A major security flaw that allowed hackers to extract confidential medical information of some 75,000 Israeli users was discovered in the Health Ministry’s CoronApp, intended to provide information about coronavirus and allow users to consult with experts and report their quarantine.
According to the Health Ministry, there was no hostile breach of the app’s database and the bug has since been fixed.
Users who installed the CoronaApp were required to enter personal details including history of illnesses. Many users also gave their email addresses so they could receive updates.
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Security researcher Dudi Kretchmer discovered that a critical security breach allowed anyone who used a common hacking tool to access all user records, and even hack their accounts and act on their behalf.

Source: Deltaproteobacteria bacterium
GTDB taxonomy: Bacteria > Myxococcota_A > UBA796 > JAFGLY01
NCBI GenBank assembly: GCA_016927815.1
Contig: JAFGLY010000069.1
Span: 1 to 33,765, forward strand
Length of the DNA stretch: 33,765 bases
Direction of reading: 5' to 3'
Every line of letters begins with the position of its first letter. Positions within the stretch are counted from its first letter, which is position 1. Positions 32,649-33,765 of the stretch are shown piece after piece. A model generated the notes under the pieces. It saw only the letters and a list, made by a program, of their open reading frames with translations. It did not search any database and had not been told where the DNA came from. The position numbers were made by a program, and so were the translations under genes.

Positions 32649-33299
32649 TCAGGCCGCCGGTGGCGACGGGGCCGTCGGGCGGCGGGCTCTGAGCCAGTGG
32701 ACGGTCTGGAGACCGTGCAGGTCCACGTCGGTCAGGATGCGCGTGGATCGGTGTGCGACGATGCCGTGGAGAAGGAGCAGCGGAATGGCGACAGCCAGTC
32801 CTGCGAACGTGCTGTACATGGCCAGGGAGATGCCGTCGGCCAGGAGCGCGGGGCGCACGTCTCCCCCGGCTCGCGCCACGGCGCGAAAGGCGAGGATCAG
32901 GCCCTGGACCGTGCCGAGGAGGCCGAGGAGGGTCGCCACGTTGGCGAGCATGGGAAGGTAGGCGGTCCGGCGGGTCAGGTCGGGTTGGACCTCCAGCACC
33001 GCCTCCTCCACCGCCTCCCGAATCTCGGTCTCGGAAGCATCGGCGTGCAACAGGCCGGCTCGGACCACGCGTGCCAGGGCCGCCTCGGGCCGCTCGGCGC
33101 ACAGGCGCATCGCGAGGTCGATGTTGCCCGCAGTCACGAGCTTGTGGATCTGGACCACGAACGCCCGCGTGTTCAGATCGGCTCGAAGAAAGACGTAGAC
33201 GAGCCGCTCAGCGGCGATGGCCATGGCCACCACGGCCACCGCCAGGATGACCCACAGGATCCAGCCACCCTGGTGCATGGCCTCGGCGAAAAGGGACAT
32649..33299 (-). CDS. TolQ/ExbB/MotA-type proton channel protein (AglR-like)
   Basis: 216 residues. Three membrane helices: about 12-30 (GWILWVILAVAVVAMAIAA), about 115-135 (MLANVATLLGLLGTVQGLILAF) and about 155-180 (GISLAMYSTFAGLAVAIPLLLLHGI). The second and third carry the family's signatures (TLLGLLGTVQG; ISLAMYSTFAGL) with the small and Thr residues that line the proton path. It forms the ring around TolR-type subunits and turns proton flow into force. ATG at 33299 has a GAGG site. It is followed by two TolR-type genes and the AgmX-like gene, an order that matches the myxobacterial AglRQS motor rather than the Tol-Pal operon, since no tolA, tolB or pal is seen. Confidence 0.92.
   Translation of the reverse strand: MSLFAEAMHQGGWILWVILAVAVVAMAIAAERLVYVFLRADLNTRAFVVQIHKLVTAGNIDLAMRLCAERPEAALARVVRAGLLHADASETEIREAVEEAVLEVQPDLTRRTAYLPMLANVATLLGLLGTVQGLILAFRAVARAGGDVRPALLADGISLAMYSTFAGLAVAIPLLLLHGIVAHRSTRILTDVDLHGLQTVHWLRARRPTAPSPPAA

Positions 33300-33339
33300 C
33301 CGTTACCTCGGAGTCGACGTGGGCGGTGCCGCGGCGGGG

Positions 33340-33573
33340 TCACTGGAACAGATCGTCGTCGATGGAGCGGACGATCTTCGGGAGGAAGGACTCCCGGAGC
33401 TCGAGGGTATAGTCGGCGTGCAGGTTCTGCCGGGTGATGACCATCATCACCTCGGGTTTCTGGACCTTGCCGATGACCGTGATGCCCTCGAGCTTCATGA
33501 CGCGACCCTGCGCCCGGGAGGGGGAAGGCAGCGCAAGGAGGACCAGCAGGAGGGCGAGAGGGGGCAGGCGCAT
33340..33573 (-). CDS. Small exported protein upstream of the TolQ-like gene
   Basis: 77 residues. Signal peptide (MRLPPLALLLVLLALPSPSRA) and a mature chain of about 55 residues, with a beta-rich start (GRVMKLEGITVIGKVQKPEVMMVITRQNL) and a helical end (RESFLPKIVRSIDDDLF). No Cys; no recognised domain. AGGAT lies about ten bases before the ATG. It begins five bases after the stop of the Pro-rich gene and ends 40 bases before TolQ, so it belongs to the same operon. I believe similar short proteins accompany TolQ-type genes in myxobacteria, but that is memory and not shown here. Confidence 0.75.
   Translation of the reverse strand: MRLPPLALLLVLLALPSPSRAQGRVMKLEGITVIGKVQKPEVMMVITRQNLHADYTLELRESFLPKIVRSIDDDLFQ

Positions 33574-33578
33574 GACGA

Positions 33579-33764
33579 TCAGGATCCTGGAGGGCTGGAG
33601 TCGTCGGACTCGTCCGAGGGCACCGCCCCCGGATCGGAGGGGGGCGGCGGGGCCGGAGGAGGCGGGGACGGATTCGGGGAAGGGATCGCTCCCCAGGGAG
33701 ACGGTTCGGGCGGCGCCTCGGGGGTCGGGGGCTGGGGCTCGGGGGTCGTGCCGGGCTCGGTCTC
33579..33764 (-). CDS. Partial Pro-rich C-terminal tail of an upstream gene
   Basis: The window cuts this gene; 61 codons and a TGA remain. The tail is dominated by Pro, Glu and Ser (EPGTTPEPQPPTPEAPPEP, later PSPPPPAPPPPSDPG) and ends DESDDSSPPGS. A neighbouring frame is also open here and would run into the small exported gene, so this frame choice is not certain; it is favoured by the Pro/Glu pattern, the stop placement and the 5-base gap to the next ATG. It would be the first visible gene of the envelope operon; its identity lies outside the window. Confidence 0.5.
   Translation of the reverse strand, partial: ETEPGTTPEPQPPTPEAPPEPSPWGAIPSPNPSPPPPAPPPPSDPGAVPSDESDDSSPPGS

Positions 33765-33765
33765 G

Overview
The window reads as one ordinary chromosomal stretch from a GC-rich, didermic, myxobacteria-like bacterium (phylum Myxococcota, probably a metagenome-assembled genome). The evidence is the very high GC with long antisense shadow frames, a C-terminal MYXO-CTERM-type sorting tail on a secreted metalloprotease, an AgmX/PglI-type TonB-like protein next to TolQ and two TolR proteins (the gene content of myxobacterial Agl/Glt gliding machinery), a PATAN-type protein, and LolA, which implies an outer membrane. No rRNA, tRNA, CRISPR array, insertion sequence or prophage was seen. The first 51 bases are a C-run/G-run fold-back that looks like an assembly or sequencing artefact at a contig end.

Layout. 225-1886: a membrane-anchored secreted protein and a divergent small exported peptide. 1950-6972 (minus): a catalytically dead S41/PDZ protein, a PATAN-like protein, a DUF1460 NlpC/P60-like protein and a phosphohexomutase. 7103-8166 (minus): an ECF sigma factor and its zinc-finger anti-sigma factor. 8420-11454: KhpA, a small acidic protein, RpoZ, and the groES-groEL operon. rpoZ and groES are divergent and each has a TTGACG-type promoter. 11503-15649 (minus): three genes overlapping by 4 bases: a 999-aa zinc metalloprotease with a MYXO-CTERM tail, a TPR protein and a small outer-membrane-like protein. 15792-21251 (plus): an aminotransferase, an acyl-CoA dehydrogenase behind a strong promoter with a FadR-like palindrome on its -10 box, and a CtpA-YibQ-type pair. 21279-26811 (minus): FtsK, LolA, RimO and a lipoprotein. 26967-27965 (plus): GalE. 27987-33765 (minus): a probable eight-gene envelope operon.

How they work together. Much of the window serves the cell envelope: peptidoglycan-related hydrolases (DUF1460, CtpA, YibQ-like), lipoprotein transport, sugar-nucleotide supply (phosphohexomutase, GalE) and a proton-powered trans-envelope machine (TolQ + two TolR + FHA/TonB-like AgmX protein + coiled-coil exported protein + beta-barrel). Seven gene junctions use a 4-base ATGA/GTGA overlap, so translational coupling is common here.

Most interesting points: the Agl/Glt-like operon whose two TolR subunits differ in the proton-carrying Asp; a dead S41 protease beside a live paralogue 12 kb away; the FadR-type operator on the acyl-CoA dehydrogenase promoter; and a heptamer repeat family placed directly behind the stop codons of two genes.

The app was also stored on a three-year-old server that has several documented security breaches, meaning it could have easily been used by hostile parties to sabotage the application itself.
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A report was immediately sent to the National Cyber Security Authority, which responded swiftly.
“From the moment the journalist pointed the problem to us, the company’s developer and the best cybersecurity experts immediately and quickly worked to locate and resolve the problem," the Health Ministry commented. "It should be stressed that according to an examination by hired experts and as far as we know, there was no breach and no personal information was leaked."